A Degenerate Assemblage

Anthony Grafton: Bibliomania, 13 April 2023

Book Madness: A Story of Book Collectors in America 
by Denise Gigante.
Yale, 378 pp., £25, January, 978 0 300 24848 7
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... collections of manuscripts and rare books show us dark sights along with the charming, candlelit chambers where books were cherished and essays were written. They tell us, for instance, that the same East India Company paying Lamb to work as a clerk for 33 years and then rewarding his faithful service with a pension was pillaging India with its private ...

Lawrence and Burgess

Frank Kermode, 19 September 1985

Flame into Being: The Life and Work of D.H. Lawrence 
by Anthony Burgess.
Heinemann, 211 pp., £9.95, September 1985, 0 434 09818 3
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The Kingdom of the Wicked 
by Anthony Burgess.
Hutchinson, 379 pp., £9.95, May 1985, 0 09 160040 5
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... in his partner a guiltless aristocratic libertinism extremely remote from the sexuality of Jessie Chambers or indeed Helen Corke. Burgess accepts Lawrence’s own valuation of Sons and Lovers as ‘a great novel’, and even allows to pass without further dispute the author’s statement that his story is the story of thousands of young Englishmen, and that ...


Philip French, 6 June 1996

The Fatal Englishman: Three Short Lives 
by Sebastian Faulks.
Hutchinson, 309 pp., £16.99, April 1996, 0 09 179211 8
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... side and liked to be called J or Jay.) Another character who fascinated him was Whitaker Chambers, the brilliant Communist agent who left the Party, became an influential writer on Time magazine and attained notoriety when he named Alger Hiss as a spy in front of the House Un-American Activities Committee. I recall him walking down the High Street ...


Mark Ford: Emily Dickinson’s Manuscripts, 19 June 2014

The Gorgeous Nothings 
by Emily Dickinson.
New Directions, 255 pp., £26.50, October 2013, 978 0 8112 2175 7
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The Marvel of Biographical Bookkeeping 
by Francis Nenik, translated by Katy Derbyshire.
Readux, 64 pp., £3, October 2013, 978 3 944801 00 1
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... to Samuel Bowles, the editor of the Springfield Republican (in which ‘Safe in their alabaster chambers’ was published anonymously under the title ‘The Sleeping’). Behold again the trinity of relics being staged for our contemplation: the pocket-envelope of Dickinson’s dress, in which her hand would rest; the discarded envelope, prepared carefully ...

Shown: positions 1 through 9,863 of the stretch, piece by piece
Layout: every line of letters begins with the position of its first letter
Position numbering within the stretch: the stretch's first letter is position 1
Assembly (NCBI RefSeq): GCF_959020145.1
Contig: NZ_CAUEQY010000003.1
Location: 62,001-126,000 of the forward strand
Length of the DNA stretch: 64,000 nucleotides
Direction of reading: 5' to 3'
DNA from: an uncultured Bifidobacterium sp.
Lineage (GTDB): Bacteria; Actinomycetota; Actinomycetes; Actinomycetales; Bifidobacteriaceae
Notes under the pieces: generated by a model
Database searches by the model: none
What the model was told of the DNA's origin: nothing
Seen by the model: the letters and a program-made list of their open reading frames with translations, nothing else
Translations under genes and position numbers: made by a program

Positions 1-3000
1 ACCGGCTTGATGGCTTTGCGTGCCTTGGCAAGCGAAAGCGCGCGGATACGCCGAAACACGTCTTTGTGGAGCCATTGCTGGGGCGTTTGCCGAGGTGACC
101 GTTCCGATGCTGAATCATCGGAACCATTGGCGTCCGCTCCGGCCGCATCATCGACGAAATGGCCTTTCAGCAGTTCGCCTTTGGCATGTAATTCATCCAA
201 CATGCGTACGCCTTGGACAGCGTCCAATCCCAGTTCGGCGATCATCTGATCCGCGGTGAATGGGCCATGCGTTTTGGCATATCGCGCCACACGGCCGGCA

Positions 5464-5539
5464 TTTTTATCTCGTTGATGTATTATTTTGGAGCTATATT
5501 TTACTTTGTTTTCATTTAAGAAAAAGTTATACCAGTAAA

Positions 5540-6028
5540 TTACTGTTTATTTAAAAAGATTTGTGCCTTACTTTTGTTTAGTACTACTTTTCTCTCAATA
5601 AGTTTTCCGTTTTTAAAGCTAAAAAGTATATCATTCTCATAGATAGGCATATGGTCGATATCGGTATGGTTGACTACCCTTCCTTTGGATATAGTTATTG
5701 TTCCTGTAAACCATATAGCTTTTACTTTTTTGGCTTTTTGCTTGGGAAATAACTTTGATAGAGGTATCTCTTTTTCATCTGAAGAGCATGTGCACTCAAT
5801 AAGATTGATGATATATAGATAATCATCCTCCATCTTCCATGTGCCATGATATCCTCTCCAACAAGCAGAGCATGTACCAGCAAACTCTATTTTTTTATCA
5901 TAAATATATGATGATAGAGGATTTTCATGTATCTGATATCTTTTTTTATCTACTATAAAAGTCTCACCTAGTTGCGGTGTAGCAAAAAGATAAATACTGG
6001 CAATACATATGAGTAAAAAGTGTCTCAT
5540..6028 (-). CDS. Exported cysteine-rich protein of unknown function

Visa Requirement

D.D. Guttenplan: Whitehall and Jews, 6 July 2000

Whitehall and The Jews 1933-48 
by Louise London.
Cambridge, 313 pp., £30, March 2000, 0 521 63187 4
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... was one of the reasons behind Himmler’s decision to shift to stationary, purpose-built gas chambers. For several months Britain has been in the midst of a Holocaust revival. From the daily coverage of the Irving trial, to David Edgar’s dramatisation of Gitta Sereny’s Albert Speer at the National Theatre, to the newly opened gallery at the Imperial ...

Nothing he hasn’t done, nowhere he hasn’t been

Adam Shatz: Claude Lanzmann, 5 April 2012

The Patagonian Hare: A Memoir 
by Claude Lanzmann, translated by Frank Wynne.
Atlantic, 528 pp., £25, March 2012, 978 1 84887 360 5
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... for all their scrupulous record-keeping, they left behind no photographs of death in the gas chambers of Birkenau or the gas trucks in Chelmno. They hid the evidence of the extermination even as it was taking place, weaving pine tree branches into the barbed wire of the camps as camouflage, using geese to drown out cries, and burning the bodies of those ...

Plimsoll’s Story

Stephen Sedley, 28 April 2011

The Oxford History of the Laws of England 1820-1914: Vol. XI, English Legal System; Vol. XII, Private Law; Vol. XIII, Fields of Development 
edited by William Cornish et al.
Oxford, 3571 pp., £495, February 2010, 978 0 19 925883 3
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... difficult, at least in the law, to bridge those last hundred-odd years. The senior clerk in the chambers where I was a pupil in the 1960s had started work towards 1890 as a boy in the Temple, where he had been trained to write copperplate with the steel-nibbed pen that he would still use to copy out pleadings and opinions for signature when the typist was ...


Michael Dobson: Shakespeare’s Grotto, 5 October 2023

... de Caus at the Jacobean court encouraged the fashion for fancifully ornamented damp underground chambers that had been sweeping Italy since the 1560s. While the Stuarts and the Russells were commissioning elaborately theatrical grottoes at Greenwich Palace, Richmond Palace, Woburn Abbey and Somerset House, Shakespeare’s characters were still speaking only ...